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Do you have enough conflict? Not in your life, in your book. My latest rejection from an agent mentioned some issues with the conflict. Not that it wasn’t there, but I clearly hadn’t handled it as well as I thought I had.

I didn’t understand some of her feedback until I attended my WRW chapter meeting on Saturday.

Author Sherry Lewis presented several workshops, including one on conflict that really struck a chord for me. I’ve studied conflict before. My first blog post was about Debra Dixon’s awesome book Goal, Motivation, and Conflict, and I've read several other craft books that handled the topic. I thought I had a decent understanding of it.

But with the recent rejection fresh in my mind, maybe I was more receptive than usual, because some of the things Sherry said lit up my brain as if I'd never heard them before. One of the reasons I read so many craft books, take online classes, and attend chapter meetings is because you never know when something will click.

Either way, here were my big takeaways from Sherry’s workshop.

  • The strongest internal conflict involves a character forced by circumstances (e.g. like saving a life, providing for a loved one, or personal survival) to do something that goes against his or her ingrained beliefs, or who wants two opposing things. A pacifist forced to fight, for example, or a devout priest who longs for children of his own.
  • Characters must hold on to their beliefs as strongly as we do in real life. They shouldn’t be swayed over coffee with a friend.
  • Don’t introduce all of the conflicts at once. Introduce them in stages to keep the middle from sagging. Maybe the priest finally comes to realize that he can serve God in other ways, but then finds out that he’s sterile after he’s already quit the church.
  • In addition to the overarching conflicts, don’t forget the scene conflicts (refer to Dwight Swain’s Techniques of the Selling Writer, which I’m reading right now and highly recommend). Make sure the scene conflict is related to the story. The other character refusing to answer questions is conflict, an attack of swarming gnats is just annoying.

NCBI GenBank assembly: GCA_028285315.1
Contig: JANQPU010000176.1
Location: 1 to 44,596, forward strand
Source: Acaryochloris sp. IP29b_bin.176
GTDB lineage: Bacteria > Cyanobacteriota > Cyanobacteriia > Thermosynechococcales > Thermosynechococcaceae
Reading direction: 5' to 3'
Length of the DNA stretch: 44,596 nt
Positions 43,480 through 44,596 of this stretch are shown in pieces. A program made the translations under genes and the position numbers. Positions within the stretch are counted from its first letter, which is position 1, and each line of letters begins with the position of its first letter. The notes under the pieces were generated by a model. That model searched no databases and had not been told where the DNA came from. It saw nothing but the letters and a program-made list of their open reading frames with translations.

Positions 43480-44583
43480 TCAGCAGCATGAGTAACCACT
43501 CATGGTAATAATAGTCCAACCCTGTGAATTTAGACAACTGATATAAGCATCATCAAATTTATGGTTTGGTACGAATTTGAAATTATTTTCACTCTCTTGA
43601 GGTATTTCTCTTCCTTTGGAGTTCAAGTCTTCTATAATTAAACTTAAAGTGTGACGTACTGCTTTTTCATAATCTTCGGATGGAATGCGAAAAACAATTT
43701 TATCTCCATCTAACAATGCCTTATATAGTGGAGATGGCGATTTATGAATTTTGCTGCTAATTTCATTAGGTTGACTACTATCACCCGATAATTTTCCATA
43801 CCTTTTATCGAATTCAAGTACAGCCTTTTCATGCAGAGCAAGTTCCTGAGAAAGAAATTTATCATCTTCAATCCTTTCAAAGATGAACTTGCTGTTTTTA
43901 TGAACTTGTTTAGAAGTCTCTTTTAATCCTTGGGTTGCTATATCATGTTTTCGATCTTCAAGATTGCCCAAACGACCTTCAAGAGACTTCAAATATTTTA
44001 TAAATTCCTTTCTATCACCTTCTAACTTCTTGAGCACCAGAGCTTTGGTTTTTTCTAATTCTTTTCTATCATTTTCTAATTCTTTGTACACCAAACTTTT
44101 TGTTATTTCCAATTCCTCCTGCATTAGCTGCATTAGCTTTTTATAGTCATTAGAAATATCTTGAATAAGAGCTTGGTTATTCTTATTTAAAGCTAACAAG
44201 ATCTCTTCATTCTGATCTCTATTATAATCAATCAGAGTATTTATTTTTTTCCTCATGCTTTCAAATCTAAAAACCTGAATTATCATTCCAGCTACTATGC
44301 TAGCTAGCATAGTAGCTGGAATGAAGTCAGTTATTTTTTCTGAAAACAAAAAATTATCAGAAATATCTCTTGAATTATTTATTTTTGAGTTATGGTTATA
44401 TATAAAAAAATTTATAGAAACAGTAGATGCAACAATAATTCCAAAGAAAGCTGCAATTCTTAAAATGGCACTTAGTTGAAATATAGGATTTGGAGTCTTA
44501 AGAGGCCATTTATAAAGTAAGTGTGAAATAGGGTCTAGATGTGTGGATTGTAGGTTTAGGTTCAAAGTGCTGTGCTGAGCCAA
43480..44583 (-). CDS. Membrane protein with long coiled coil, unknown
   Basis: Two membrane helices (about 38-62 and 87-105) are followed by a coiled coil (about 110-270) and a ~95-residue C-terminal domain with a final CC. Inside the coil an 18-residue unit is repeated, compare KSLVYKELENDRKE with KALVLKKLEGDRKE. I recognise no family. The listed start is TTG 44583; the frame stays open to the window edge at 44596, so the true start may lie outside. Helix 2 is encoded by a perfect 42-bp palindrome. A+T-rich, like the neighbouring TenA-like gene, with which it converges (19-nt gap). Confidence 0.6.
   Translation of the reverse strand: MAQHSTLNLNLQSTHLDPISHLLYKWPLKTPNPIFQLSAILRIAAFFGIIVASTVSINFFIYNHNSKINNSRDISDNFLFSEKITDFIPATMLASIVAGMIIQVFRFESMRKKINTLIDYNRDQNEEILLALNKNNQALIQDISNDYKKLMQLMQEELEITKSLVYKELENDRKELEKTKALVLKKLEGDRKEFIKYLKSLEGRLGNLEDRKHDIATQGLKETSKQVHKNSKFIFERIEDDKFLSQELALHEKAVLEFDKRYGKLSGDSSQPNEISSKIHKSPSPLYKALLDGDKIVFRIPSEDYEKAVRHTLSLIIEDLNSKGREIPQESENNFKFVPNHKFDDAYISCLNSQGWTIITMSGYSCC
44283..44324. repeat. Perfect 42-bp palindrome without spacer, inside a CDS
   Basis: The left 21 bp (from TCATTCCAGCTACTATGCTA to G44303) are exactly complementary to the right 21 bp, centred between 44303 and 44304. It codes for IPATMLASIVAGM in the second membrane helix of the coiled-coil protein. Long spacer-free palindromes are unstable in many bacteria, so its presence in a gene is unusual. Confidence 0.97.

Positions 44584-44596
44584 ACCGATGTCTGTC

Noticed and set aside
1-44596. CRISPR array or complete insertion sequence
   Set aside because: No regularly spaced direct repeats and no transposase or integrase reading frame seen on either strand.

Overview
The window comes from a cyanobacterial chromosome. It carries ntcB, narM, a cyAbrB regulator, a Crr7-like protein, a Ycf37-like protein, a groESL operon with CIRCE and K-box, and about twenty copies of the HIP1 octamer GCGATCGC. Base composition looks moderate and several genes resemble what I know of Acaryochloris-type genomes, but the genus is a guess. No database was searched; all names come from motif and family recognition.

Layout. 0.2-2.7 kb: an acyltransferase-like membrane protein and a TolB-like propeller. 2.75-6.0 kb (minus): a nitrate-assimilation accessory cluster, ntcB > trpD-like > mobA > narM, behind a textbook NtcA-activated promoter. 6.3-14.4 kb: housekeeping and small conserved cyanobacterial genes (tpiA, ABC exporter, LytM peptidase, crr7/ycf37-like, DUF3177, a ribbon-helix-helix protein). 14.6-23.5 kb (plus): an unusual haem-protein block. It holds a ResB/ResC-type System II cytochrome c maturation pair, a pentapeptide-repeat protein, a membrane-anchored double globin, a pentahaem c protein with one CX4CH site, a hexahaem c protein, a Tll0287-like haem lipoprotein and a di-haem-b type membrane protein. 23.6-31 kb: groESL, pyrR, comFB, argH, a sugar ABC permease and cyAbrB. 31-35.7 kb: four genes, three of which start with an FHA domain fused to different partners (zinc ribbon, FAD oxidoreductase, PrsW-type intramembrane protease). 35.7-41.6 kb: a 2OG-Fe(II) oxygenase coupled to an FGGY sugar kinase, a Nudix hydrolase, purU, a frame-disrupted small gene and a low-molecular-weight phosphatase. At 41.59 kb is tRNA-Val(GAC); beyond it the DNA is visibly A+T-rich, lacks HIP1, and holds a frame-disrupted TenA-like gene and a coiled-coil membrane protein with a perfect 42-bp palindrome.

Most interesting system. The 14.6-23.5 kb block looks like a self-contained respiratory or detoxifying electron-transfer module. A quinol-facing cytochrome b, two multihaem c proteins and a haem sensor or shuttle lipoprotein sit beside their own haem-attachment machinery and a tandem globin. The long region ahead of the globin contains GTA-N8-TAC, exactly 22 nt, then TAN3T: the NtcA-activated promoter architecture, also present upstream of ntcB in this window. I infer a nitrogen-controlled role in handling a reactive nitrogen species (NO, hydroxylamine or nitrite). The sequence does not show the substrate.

Do you have any gems of conflict wisdom to add?

Tell your friends!


  1. Reply

    Gwen you are an amazing person, I admire your ability to learn new stuff by accepting criticism….very few people are strong enough to do it.
    However I think you are a good writer and the agent doesn’t know what she is talking about lol lol

    • Reply

      Thanks, Mirella. I’m definitely developing a tougher skin. That doesn’t mean I always take criticism well, but after I calm down I can usually see the value in it. 😉

  2. Reply

    An attack of swarming gnats IS just annoying. :p

    Seriously though, this is great feedback. It makes me need to reconsider a lot of what is in my book, because they’re doing the right thing for the right reason, not the right thing for the wrong reason or the wrong thing for the right reason. There’s plenty of conflict to go around, but maybe not the right kind.

    At least I have plenty of time to work it out while my book is on hiatus. *sigh*

      • Reply

        It’s probably going to be a while… my husband and I are having a baby!!!!! 😀 I’m so happy it’s hard to be sad about the book (though I am).

          • Reply

            Christmas Eve. I’ll put it up on my blog once I start baby knitting. I’ve been so boring since I got pregnant… no energy at all. It would be seriously depressing if I weren’t too tired to care.

  3. Reply

    Kali, don’t worry about being boring! Now’s the time to rest up. 😉 My oldest was born right around Christmas. He was due 1/3, but we never made it into the new year.


  4. Reply

    The conflict game is such a difficult one to master because the external conflict must create internal conflict based on the person’s strongly held beliefs about him/herself.

    And that leads to change. And that leads to the HEA with the one person he/she deserves.


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